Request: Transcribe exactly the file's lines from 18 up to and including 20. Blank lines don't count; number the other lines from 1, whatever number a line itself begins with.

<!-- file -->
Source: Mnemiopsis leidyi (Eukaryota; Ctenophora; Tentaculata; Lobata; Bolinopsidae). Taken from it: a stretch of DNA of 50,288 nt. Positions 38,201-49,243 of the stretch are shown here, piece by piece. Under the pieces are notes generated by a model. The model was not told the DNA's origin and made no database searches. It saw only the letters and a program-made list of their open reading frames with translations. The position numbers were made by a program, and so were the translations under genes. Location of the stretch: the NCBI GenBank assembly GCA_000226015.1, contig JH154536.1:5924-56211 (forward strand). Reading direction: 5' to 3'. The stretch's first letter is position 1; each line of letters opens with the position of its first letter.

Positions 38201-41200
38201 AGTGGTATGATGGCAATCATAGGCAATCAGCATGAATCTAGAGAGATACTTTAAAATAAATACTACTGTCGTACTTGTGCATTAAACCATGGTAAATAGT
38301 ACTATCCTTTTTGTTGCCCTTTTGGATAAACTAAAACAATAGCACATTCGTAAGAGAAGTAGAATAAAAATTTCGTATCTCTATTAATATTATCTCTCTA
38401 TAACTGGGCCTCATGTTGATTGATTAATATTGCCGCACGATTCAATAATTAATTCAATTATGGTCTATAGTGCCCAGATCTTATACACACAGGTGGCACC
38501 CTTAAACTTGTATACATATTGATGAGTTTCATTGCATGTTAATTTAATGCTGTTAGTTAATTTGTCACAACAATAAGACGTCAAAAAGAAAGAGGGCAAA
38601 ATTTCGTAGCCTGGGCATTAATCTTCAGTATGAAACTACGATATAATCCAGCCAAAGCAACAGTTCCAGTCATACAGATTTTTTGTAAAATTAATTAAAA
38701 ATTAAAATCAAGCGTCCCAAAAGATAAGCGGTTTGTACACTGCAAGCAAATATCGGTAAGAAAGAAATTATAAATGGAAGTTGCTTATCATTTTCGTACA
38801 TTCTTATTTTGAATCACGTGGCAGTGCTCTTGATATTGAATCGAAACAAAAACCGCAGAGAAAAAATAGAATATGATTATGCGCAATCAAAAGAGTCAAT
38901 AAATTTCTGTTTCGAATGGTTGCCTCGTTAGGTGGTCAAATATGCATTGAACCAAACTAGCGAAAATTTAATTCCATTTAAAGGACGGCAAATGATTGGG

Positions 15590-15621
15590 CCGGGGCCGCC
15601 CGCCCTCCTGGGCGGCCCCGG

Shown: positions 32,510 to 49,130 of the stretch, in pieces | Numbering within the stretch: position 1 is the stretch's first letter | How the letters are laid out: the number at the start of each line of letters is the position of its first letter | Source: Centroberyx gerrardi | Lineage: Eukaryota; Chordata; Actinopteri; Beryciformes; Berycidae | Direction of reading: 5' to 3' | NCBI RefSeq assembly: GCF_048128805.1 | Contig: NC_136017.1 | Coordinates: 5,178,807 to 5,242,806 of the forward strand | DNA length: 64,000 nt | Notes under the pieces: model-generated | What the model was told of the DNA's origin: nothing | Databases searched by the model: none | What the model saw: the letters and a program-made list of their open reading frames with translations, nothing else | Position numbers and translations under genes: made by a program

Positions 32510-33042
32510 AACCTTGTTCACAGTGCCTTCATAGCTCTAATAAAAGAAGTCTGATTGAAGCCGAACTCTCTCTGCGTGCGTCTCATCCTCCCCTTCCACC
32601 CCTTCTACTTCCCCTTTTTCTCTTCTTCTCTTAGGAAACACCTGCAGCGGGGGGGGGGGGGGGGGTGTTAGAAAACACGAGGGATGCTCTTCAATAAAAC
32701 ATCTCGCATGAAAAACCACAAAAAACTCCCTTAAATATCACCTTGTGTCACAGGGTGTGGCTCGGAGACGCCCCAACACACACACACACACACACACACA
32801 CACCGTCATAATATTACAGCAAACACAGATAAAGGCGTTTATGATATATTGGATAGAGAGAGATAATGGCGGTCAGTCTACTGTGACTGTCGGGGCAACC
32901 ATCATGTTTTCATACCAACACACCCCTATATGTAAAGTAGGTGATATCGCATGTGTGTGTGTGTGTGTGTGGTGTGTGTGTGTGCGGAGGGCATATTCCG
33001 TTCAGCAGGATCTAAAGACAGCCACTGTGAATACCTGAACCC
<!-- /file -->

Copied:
32701 ATCTCGCATGAAAAACCACAAAAAACTCCCTTAAATATCACCTTGTGTCACAGGGTGTGGCTCGGAGACGCCCCAACACACACACACACACACACACACA
32801 CACCGTCATAATATTACAGCAAACACAGATAAAGGCGTTTATGATATATTGGATAGAGAGAGATAATGGCGGTCAGTCTACTGTGACTGTCGGGGCAACC
32901 ATCATGTTTTCATACCAACACACCCCTATATGTAAAGTAGGTGATATCGCATGTGTGTGTGTGTGTGTGTGGTGTGTGTGTGTGCGGAGGGCATATTCCG